It’s difficult to tell your children to do something that you haven’t done yourself.

“I felt — more than you can ever imagine — a significant responsibility to the birth mother of those kids,” said Susan. “I owed her to raise them right, and I owed God for giving them to me. But it’s difficult to tell your children to do something that you haven’t done yourself, especially something that’s as life-changing as an education.”

For years, one thought motivated Susan through the hardest chapters of her life

Continuing her schooling was always Susan Brionez’s plan, but now she had to be a mother. Heartbroken and distraught from her husband’s death, she wiped her tears away and immediately became an example of hard work and diligence for her twins.

Susan with her twins, Jae and Lindsay, when they were one year old.

Susan with her twins, Jae and Lindsay, when they were one year old

She began to live by the sweat of her brow. When she wasn’t working at her full-time job, she would go around her neighborhood and offer lawn services to her neighbors for some extra cash. She had the example of her mother, Bernice, who worked three waitressing jobs when Susan was a child in order to afford groceries.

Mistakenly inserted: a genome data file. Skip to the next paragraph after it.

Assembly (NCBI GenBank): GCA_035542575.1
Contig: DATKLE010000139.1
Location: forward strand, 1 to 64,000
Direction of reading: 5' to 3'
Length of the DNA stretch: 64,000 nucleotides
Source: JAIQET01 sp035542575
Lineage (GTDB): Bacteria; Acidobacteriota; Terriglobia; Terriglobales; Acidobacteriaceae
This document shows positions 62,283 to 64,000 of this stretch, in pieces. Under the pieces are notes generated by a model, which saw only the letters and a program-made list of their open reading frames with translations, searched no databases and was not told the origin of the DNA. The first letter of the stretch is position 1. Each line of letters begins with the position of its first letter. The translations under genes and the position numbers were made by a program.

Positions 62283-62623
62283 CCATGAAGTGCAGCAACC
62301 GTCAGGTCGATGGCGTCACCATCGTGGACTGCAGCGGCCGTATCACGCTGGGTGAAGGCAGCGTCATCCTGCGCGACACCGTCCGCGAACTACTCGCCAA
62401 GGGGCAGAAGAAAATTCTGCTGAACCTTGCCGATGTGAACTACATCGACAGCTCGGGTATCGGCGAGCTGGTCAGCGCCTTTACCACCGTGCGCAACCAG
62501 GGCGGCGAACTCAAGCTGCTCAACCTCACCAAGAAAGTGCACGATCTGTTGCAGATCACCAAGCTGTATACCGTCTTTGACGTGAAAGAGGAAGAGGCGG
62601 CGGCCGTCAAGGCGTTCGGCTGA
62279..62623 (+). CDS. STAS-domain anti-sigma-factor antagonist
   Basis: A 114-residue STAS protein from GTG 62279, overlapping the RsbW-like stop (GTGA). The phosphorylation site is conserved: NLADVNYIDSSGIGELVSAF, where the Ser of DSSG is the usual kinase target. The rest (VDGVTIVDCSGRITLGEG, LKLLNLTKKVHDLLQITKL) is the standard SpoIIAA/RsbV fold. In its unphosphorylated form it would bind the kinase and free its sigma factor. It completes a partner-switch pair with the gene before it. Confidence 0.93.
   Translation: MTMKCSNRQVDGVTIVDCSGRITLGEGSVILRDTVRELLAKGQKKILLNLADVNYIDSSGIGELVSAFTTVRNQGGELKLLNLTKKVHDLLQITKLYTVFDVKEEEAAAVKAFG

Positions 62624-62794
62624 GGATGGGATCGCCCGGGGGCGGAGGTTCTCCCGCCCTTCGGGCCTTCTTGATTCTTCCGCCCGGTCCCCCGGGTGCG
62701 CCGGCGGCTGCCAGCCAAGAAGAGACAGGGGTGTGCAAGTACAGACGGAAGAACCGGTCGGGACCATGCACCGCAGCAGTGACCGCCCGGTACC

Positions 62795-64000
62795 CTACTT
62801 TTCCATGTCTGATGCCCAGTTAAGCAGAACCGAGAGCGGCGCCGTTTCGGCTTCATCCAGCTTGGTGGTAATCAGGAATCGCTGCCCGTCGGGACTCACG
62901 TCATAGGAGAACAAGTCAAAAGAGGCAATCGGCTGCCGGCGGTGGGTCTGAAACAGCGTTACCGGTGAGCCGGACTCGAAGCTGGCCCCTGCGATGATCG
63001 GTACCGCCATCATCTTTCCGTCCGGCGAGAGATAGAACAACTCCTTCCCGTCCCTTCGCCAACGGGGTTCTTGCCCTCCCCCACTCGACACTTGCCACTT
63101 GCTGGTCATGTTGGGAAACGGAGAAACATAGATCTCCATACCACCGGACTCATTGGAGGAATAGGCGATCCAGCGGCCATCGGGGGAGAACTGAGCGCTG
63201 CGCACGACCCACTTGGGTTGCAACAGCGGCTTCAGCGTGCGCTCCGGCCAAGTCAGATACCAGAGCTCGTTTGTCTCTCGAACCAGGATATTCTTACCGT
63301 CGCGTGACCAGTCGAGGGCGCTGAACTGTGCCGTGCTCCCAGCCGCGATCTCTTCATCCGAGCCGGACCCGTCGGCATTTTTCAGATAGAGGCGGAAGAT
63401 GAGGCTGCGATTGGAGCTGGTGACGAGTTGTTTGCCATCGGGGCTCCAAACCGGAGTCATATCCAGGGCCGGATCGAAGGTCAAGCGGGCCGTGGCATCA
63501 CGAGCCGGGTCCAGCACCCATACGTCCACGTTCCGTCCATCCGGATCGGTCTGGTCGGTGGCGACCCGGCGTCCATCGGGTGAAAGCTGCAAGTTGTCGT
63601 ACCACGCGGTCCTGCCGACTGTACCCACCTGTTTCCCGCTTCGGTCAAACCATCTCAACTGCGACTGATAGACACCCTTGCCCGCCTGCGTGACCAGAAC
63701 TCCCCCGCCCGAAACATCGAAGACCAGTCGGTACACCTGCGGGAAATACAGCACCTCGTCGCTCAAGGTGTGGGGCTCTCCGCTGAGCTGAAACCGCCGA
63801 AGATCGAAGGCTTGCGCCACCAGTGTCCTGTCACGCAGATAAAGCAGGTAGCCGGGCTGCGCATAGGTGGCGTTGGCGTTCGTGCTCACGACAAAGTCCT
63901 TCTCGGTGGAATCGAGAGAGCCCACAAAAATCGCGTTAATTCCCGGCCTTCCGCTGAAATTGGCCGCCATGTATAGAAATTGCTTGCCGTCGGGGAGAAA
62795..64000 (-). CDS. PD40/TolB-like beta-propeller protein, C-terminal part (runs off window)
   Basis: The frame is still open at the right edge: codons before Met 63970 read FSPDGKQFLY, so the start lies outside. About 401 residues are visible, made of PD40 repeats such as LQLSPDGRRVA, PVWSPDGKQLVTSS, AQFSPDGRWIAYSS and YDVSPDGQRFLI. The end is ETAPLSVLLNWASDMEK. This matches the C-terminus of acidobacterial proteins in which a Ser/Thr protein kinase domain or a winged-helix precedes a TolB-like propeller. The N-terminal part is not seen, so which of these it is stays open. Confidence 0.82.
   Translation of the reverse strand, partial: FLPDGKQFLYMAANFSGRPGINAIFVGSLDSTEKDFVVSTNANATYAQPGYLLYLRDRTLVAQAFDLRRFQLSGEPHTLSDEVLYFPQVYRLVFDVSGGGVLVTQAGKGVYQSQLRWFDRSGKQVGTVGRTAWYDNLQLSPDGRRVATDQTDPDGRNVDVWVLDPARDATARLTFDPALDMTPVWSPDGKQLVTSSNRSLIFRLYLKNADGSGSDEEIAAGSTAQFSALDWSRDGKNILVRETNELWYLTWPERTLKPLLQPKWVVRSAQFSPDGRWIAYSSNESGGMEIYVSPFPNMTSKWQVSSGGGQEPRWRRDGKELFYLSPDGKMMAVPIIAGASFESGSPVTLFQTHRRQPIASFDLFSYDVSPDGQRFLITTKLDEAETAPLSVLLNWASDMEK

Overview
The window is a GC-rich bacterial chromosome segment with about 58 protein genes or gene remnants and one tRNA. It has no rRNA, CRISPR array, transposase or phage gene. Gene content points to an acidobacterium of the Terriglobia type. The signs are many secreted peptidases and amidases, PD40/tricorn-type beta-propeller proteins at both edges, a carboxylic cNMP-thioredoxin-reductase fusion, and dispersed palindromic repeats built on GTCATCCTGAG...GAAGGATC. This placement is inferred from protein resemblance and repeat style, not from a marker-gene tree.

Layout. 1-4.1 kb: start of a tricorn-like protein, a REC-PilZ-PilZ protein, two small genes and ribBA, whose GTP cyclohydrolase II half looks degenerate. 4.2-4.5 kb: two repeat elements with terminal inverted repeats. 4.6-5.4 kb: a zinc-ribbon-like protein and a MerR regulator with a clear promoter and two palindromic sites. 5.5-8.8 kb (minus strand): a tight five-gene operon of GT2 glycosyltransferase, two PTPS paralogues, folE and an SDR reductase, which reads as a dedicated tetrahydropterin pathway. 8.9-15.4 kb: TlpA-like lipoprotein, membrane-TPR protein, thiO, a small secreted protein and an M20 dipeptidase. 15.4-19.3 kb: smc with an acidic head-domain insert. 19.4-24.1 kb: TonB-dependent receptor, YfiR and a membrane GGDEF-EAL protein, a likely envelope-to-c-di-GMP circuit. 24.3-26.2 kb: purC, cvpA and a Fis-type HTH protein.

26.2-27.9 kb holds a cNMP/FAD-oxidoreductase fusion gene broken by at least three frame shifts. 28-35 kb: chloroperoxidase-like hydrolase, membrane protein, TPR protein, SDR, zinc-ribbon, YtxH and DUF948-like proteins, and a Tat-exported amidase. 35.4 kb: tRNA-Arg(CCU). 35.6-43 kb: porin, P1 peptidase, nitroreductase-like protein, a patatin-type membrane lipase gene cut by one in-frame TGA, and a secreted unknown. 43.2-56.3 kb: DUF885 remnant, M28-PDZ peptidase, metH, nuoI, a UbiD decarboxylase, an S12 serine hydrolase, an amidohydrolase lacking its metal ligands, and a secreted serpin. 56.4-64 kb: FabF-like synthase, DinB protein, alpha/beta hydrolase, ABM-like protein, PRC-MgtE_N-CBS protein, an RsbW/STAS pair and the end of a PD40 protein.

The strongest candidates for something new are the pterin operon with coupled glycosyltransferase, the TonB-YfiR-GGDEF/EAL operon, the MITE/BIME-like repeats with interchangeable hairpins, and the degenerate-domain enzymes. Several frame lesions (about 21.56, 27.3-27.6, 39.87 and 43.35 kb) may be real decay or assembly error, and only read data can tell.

Members of Susan’s ward family gave hours of their time to help take care of her children while she scrounged for money, never asking for a dime in return. Her identity became “the twin’s mother,” and she loved it, because she felt like a mom that shared a special bond with her kids, and she was just “along for the ride” with them. Even through the hard times, the knowledge that she was a mother made her feel at peace.

“I couldn’t continue to be angry after my husband died because I had children who depended solely on me for their care. They were the blessing I needed at that time because without them, I think I would’ve been an even more sad and angry person. They made life bearable for me.”